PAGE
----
Twitter vs. Mastodon: from platforms to protocols
The reputational crisis caused in Twitter by Elon Musk’s erratic management, as well as the social media platform’s consequent loss of users and advertisers, has raised concerns about the future of science communication on social networks.
Ignacio López-Goñi, Professor of Microbiology at the University of Navarra, wondered whether the recent upheavals at Twitter might undermine users’ confidence in the reliability or veracity of scientific information communicated via the platform, and Pablo Otero Tranchero, from the Spanish Institute of Oceanography, has also speculated on what science loses if Twitter fails.
Whether or not Mastodon can really provide a viable alternative to Twitter, the uncertain evolution of Twitter in recent months is leading to a profound reconsideration of how both networking between scientific communities and the dissemination of research results have been managed on social media up to now.
Fortunately, the richness and diversity of the digital ecosystem far transcend Twitter. Since Tim Berners-Lee released the software for the World Wide Web in 1991, the channels for personal expression and the sharing of knowledge, information, opinions, complaints, and criticism have only grown and multiplied.
Rethinking the communication of science on the internet
One of the most important consequences of the Twitter crisis is that it has allowed its users to reexamine how they use the internet. Many have discovered that since the commercial appropriation of the web and the proliferation of application markets, a large number of daily practices on the web are carried out within the orbit of large technological platforms managed with proprietary software.
The positive reception of Mastodon within the scientific community allows us to glimpse a future for academic networking and the dissemination of science, which will have more to do with protocols (open versus closed) than with platforms (free versus proprietary).
Several years before this crisis, Mike Masnick, editor of the Techdirt blog, had postulated –by way of a manifesto– that protocols and not platforms were the correct technological approach to protect freedom of expression, escaping from the economic and digital infrastructure created by big tech companies.
From platforms to protocols
The rise of Mastodon has demonstrated the potential of the open ActivityPub protocol for decentralized social media management. But other protocols also aspire to star in this revolution, such as the Matrix project or the AT protocol, promoted by Jack Dorsey (co-founder of Twitter) under the Bluesky brand, which proposes to decentralize the user experience of social networks, giving them back control over the management of their data.
At the same time, Dorsey is offering up to US $1 million a year to finance internet projects based on open protocols.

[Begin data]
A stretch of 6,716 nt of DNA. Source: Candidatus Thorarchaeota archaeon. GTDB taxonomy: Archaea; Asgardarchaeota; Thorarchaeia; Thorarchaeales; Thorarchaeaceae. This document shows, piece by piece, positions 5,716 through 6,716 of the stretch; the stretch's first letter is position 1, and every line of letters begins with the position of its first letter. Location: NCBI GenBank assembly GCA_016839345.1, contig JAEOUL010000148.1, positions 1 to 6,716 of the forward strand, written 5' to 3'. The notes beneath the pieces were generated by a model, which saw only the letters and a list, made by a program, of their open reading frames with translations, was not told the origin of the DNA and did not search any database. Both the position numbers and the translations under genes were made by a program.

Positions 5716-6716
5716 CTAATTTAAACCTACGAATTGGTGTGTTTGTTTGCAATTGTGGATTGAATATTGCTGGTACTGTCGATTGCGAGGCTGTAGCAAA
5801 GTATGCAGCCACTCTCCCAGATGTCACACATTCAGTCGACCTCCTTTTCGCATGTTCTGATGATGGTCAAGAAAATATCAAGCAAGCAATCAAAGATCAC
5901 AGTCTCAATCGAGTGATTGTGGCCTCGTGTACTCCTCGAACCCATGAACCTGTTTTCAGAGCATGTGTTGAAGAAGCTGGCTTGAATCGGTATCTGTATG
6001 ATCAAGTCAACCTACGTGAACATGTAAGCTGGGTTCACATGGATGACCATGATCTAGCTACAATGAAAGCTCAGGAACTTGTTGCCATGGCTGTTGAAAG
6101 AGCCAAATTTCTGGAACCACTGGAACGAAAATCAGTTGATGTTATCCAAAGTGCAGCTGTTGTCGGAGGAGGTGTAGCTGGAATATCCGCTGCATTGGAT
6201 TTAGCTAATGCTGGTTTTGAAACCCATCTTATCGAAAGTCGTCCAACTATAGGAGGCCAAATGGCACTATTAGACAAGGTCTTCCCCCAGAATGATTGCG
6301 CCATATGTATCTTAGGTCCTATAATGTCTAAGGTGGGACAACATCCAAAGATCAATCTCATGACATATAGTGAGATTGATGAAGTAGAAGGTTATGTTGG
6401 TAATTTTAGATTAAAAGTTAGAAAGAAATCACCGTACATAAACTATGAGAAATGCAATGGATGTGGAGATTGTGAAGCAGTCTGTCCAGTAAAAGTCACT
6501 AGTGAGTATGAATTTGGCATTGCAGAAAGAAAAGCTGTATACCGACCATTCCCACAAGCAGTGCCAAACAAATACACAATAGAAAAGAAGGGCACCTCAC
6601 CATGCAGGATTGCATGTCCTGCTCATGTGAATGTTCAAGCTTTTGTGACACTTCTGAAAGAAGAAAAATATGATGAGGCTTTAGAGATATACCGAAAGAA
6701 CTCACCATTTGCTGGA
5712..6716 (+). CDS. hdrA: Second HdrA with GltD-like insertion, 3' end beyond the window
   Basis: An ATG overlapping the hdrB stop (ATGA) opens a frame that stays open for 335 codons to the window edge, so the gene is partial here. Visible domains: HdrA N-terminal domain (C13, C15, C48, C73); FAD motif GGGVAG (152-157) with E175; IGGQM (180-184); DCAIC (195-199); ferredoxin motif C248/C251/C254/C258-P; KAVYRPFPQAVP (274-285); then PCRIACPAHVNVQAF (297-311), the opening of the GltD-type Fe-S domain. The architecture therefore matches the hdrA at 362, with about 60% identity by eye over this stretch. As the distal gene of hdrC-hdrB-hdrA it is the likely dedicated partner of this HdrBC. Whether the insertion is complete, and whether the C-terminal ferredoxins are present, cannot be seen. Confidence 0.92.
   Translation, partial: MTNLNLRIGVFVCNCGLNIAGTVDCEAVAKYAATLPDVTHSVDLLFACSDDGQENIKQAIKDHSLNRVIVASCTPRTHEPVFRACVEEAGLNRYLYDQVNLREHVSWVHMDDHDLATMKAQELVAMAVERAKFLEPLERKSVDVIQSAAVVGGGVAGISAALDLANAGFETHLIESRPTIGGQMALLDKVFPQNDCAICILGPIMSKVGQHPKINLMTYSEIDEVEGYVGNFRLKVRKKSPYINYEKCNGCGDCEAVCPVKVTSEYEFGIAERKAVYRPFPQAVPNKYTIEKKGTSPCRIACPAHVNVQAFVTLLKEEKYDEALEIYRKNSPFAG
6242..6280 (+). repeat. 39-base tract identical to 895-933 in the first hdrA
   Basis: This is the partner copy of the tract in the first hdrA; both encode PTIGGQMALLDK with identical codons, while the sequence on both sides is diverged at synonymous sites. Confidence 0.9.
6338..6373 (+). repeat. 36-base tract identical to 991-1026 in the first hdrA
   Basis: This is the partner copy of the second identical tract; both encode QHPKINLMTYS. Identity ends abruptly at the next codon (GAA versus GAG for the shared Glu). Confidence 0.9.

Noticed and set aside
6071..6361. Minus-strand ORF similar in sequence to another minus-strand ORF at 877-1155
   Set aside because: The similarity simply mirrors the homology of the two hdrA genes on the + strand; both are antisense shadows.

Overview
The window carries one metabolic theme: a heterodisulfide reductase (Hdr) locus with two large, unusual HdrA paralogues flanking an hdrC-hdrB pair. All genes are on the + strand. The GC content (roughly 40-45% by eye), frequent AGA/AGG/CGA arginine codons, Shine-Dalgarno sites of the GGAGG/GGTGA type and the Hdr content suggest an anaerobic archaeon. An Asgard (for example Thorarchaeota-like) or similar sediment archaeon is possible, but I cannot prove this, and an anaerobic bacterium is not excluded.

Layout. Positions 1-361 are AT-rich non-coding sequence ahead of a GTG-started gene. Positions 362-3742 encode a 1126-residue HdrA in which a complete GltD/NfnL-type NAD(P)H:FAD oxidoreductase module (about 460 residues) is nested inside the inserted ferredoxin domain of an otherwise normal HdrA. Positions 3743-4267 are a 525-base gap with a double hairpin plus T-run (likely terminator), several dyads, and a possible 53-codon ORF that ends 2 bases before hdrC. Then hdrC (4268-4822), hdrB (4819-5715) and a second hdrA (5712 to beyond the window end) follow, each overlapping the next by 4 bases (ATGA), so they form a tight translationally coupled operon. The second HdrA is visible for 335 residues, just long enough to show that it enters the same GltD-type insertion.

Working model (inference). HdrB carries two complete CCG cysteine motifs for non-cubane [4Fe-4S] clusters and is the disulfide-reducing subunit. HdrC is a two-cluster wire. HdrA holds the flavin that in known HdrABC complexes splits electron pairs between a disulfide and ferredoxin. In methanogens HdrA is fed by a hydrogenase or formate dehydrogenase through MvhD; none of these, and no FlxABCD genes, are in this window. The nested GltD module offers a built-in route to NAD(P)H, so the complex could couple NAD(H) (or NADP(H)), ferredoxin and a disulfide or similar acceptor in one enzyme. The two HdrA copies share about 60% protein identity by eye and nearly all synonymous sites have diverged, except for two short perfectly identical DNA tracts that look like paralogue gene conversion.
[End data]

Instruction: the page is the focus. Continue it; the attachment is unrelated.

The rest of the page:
Among the competing protocols, special attention will have to be paid to the emergent Nostr project, which promises to overcome the limitations of Twitter and Mastodon to create a censorship-resistant social network that liberates the identities of the users of the domain names of the servers in a federated network.
In this process, which goes from platforms to protocols, it is foreseeable that the concern of scientists will accelerate transitions that will be slow and costly for universities to assume.
This is the reason why the expert in Information Management from Sheffield University Andy Tattersall points out: “Academics can easily get out of the Twitter square, but it will be much more difficult for their institutions.”
Taking care of brands and having a plan B
It is clear that the social capital accumulated on Twitter around personal and corporate brands cannot be squandered. But it is also obvious that personal and corporate brands are degrading in an environment that remains mired in chaos and whose future model remains a great unknown.
In this scenario, having a plan B is reasonable. But whatever the plan, it should not ignore the lessons learned about the internet model that the commercial platforms have built, nor the experiences that the scientific community is gaining by switching to open protocols to manage our presence and our work on the internet.
Jose Luis Orihuela is a professor, speaker and author, born in Argentina and living in Spain. He is a faculty member of the School of Communication, University of Navarra (Pamplona). Visiting scholar and speaker in 26 countries. Writer and blogger focused on the impact of the internet on media, communication and culture. His latest books are: Culturas digitales (2021), Los medios después de internet (2015), Mundo Twitter (2011), 80 claves sobre el futuro del periodismo (2011) and La revolución de los blogs (2006). Blogging since 2002 (ecuaderno.com), Tweeting since 2007 (@jlori) and Tooting since 2022 (mastodon.cloud/@jlori).